I have a similar question on attic insulation.

    We have an attached garage we want to convert to a 'man cave' for the King of the house. It was at one time an open garage with walls that were enclosed and the ceiling was finished off. After I get my wiring updated, I would like to insulate the ceiling. (Finished walls I will blow in.) There is 0 insulation in the ceiling now which makes the wiring updates a whole lot easier!!!

    I will install the foam soffit vents next to the roof decking down low with a little pillow of insulation at that point. My venting is good, I have a solar fan that does a great job.

    My question is: Since the ceiling is already on, what do I do about a vapor barrier?

    Do I use kraft paper insulation and lay the kraft side facing the heated side? (downward) Then follow up with more insulation perpendicular to that?

    Also, I want to install recessed lighting. I was looking at the insulation contact cans at the store, but they seems like they’d leak heat upward. Suggestions for my application?

    We're in Alabama, so we don't have the strong heat concerns a northern house would, but we do have heat and humidity to be concerned with.

  6. #16
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    Default Re: no existing attic insualtion vapor barrier

    Quote Originally Posted by jackbird View Post



    Given that the R19 batt is pushing the limits of the 6", do I vacuum out the mineral wool to ensure it has room?
    If you want to make extra work for yourself ...... sure ...... but it's really not necessary.
    "" an ounce of perception -- a pound of obscure "
    - Rush

  7. #17
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    Default Re: no existing attic insualtion vapor barrier

    Quote Originally Posted by southern fix View Post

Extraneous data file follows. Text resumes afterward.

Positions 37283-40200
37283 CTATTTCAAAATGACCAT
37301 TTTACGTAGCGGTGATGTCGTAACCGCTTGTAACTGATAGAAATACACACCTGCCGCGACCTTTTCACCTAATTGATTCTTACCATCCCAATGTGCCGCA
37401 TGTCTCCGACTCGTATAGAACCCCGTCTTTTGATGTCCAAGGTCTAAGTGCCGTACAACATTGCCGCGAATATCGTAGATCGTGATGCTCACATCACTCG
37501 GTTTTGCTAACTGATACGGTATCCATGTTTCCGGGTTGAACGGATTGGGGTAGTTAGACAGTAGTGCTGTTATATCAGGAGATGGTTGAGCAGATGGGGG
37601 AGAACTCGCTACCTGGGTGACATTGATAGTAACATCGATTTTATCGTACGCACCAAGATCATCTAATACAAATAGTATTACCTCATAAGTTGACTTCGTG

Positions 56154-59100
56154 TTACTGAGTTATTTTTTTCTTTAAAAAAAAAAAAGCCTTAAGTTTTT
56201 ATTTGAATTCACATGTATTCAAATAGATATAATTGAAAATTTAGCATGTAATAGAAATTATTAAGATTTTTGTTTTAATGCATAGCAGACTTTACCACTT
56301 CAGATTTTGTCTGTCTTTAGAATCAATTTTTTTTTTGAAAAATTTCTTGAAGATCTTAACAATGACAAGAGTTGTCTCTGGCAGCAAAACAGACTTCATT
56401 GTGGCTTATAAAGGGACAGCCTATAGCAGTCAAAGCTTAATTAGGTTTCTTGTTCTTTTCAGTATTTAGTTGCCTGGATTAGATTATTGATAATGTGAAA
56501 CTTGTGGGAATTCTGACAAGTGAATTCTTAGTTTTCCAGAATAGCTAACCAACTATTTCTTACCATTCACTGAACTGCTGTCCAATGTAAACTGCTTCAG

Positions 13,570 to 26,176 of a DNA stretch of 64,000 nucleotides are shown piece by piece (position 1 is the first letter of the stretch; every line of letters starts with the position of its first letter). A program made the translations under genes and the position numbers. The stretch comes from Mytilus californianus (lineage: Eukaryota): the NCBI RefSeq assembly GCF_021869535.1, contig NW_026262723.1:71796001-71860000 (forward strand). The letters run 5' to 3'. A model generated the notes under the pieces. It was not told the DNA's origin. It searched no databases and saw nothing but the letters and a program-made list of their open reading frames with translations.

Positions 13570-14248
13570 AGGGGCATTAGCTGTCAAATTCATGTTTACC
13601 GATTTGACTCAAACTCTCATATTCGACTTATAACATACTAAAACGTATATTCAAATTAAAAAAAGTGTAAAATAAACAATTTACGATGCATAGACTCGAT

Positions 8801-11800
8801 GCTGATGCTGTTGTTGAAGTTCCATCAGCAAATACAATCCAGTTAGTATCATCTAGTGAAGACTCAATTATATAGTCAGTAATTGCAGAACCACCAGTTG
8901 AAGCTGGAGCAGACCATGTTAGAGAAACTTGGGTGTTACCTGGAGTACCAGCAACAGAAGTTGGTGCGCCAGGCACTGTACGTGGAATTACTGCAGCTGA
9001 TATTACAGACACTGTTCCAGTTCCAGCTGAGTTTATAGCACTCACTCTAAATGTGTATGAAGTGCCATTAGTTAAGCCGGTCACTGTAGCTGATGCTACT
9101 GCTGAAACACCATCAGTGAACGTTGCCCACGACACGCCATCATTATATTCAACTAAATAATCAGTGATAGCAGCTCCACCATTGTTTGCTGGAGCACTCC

I have a similar question on attic insulation.

    We have an attached garage we want to convert to a 'man cave' for the King of the house. It was at one time an open garage with walls that were enclosed and the ceiling was finished off. After I get my wiring updated, I would like to insulate the ceiling. (Finished walls I will blow in.) There is 0 insulation in the ceiling now which makes the wiring updates a whole lot easier!!!

    I will install the foam soffit vents next to the roof decking down low with a little pillow of insulation at that point. My venting is good, I have a solar fan that does a great job.

    My question is: Since the ceiling is already on, what do I do about a vapor barrier?

    Do I use kraft paper insulation and lay the kraft side facing the heated side? (downward) Then follow up with more insulation perpendicular to that?

    Also, I want to install recessed lighting. I was looking at the insulation contact cans at the store, but they seems like they’d leak heat upward. Suggestions for my application?

    We're in Alabama, so we don't have the strong heat concerns a northern house would, but we do have heat and humidity to be concerned with.
    Personally I wouldn't worry about vapour barriers unless you are making this space part of the home's conditioned space .
    "" an ounce of perception -- a pound of obscure "
    - Rush

  8. #18
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    Oct 2009
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    Default Re: no existing attic insualtion vapor barrier

    In the process of remodeling the kitchen, I am having ducts opened to heat/cool on demand. So think that it may be of concern, but I'm not sure???